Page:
If you’re like I am, then you probably watch the Super Bowl primarily for the ads and the onion dip (no chicken wings for this vegetarian). And last night’s game did not disappoint on either front. I’m including some quick commentary on the best and worst ads. Ironically, almost all of these ads had one thing in common: storytelling. But while some used this technique brilliantly, others, well, fumbled. Here are my two faves:
- Google: This ad is embedded above and the concept is breathtakingly simple. No screaming chickens or houses made of beer cans. In fact, you actually have to read to get the point of the ad (that Google search is there for you at any stage of life). I love how they told a Parisian love story through keyword searches. It puts the product at the heart of the ad without getting too cheesy or complicated. It also shows that storytelling, not bells and whistles, is the way to go.
- Audi: Here the story centers on a series of short scenes involving the green police. Then the payoff comes when an Audi driver gets singled out and commended for using clean diesel. It’s a clever way to show, not tell, that this Audi is eco-friendly. And anyone who’s been pulled over by a police officer can appreciate the last scene of this ad!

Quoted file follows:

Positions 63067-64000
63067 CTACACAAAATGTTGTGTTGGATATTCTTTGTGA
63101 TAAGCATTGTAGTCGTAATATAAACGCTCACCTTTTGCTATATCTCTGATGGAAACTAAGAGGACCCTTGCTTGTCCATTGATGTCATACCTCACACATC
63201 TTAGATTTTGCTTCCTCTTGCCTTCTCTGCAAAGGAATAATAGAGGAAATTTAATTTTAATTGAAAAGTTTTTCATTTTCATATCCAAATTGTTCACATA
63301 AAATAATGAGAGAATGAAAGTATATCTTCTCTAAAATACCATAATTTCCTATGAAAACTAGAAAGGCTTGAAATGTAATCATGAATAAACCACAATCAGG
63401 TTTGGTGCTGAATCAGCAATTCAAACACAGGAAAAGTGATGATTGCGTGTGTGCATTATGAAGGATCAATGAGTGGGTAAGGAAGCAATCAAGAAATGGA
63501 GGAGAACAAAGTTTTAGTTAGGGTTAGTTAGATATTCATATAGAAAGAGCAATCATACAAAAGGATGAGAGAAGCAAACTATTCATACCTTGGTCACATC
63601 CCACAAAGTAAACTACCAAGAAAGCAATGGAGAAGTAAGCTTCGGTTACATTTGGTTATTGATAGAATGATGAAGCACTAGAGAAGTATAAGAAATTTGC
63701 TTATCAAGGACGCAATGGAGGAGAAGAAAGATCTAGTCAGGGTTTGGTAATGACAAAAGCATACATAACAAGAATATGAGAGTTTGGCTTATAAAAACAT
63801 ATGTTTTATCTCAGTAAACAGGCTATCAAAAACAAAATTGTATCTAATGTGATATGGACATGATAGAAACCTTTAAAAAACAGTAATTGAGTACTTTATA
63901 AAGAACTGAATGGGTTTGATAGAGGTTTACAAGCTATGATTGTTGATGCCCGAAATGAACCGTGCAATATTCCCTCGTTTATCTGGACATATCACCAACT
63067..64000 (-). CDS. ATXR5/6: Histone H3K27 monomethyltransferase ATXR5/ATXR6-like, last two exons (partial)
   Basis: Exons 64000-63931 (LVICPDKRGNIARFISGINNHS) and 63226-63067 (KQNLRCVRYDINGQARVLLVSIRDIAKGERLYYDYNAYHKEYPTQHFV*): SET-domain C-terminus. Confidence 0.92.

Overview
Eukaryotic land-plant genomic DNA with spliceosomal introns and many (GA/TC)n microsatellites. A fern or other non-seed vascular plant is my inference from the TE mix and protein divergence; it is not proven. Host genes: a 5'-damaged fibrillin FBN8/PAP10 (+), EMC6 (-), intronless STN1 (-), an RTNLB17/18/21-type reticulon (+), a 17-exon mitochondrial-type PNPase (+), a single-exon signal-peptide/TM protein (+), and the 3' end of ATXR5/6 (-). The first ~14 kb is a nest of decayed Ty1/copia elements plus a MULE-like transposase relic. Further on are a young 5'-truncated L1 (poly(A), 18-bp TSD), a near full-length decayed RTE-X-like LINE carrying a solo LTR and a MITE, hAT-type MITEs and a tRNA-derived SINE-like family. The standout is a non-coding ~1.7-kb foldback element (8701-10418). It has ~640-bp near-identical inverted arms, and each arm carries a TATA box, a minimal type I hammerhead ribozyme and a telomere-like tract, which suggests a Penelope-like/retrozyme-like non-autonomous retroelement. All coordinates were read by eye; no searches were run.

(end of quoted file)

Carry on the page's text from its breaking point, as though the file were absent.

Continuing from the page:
And the two ads that let me down:
- Cars.com: The set-up for this ad is actually pretty good. I was intrigued by this precocious little kid who’s putting out fires and saving baby tigers. Someone at the party I attended said she thought it was an ad for a funny new sitcom. Then comes this awkward transition where they talk about how even smart people need help picking out the right car. And … they lost me and everyone else in the room (seriously, I heard a collective groan). Somehow they set us up for something incredibly interesting and then let us down. Maybe because the introductory scenes had nothing to do with the product.
- Doritos: This ad gets creativity points for filling a casket with Doritos as a fan’s “dying wish,” but the concept is totally tacky. The idea that someone would stage their own funeral so they could get out of work and eat Doritos paints fans as irresponsible and immature! I’m guessing most people who’ve sat through a close family member’s funeral would agree with me. I did like this Doritos ad about a trio of Dorito eaters at the gym, though.
If case you missed them, you can watch all of last night’s Super Bowl ads on Hulu’s AdZone. Which ads did you love (or hate)? What does this say about copywriting and/or storytelling?